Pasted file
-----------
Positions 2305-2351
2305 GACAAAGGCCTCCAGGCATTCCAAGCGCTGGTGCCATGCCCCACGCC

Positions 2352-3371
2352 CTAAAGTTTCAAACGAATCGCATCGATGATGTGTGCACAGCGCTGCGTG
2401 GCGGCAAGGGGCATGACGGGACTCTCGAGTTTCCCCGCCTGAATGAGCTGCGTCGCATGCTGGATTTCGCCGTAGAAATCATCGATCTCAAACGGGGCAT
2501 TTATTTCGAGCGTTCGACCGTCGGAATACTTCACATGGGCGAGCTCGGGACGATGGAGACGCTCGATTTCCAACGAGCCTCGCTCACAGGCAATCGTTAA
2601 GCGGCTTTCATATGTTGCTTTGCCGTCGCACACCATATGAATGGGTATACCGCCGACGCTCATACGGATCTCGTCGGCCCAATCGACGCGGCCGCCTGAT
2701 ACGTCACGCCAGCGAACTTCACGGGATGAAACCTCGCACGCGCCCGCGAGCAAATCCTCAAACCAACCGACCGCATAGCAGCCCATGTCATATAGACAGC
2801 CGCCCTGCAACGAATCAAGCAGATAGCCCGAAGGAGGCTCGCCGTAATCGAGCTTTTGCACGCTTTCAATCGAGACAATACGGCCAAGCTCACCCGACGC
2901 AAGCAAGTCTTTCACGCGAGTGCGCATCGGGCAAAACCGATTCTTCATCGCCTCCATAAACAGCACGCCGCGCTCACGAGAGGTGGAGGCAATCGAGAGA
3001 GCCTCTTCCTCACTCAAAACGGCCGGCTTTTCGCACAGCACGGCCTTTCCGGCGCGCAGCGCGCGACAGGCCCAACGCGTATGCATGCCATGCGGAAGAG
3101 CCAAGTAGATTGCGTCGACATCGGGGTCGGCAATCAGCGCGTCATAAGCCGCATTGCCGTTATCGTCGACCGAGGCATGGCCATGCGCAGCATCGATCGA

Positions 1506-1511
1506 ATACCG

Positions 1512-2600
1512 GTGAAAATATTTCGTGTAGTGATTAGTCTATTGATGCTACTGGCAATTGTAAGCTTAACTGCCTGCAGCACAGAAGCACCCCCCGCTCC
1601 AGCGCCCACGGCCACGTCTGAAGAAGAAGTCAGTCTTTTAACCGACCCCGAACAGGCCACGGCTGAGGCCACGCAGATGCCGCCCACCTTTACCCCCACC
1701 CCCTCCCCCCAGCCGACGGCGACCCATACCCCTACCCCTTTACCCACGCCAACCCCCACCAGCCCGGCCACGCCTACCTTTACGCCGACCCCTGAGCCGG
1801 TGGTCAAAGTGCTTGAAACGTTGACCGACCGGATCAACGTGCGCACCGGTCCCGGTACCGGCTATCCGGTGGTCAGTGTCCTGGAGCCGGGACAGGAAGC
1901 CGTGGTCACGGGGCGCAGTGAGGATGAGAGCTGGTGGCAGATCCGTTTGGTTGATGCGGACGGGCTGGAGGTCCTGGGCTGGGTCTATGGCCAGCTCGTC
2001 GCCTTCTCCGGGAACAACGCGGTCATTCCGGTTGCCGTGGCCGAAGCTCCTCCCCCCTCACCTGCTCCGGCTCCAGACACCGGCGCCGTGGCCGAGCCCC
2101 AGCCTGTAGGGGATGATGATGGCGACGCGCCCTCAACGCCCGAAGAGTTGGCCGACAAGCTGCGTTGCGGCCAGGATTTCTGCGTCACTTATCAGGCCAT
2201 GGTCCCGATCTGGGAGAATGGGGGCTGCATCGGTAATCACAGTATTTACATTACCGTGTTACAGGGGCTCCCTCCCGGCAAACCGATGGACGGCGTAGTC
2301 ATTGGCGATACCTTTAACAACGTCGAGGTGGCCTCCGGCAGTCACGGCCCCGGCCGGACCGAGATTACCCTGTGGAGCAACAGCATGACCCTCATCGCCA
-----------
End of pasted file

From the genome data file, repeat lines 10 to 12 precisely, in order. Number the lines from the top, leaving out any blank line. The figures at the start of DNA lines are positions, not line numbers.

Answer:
2901 AAGCAAGTCTTTCACGCGAGTGCGCATCGGGCAAAACCGATTCTTCATCGCCTCCATAAACAGCACGCCGCGCTCACGAGAGGTGGAGGCAATCGAGAGA
3001 GCCTCTTCCTCACTCAAAACGGCCGGCTTTTCGCACAGCACGGCCTTTCCGGCGCGCAGCGCGCGACAGGCCCAACGCGTATGCATGCCATGCGGAAGAG
3101 CCAAGTAGATTGCGTCGACATCGGGGTCGGCAATCAGCGCGTCATAAGCCGCATTGCCGTTATCGTCGACCGAGGCATGGCCATGCGCAGCATCGATCGA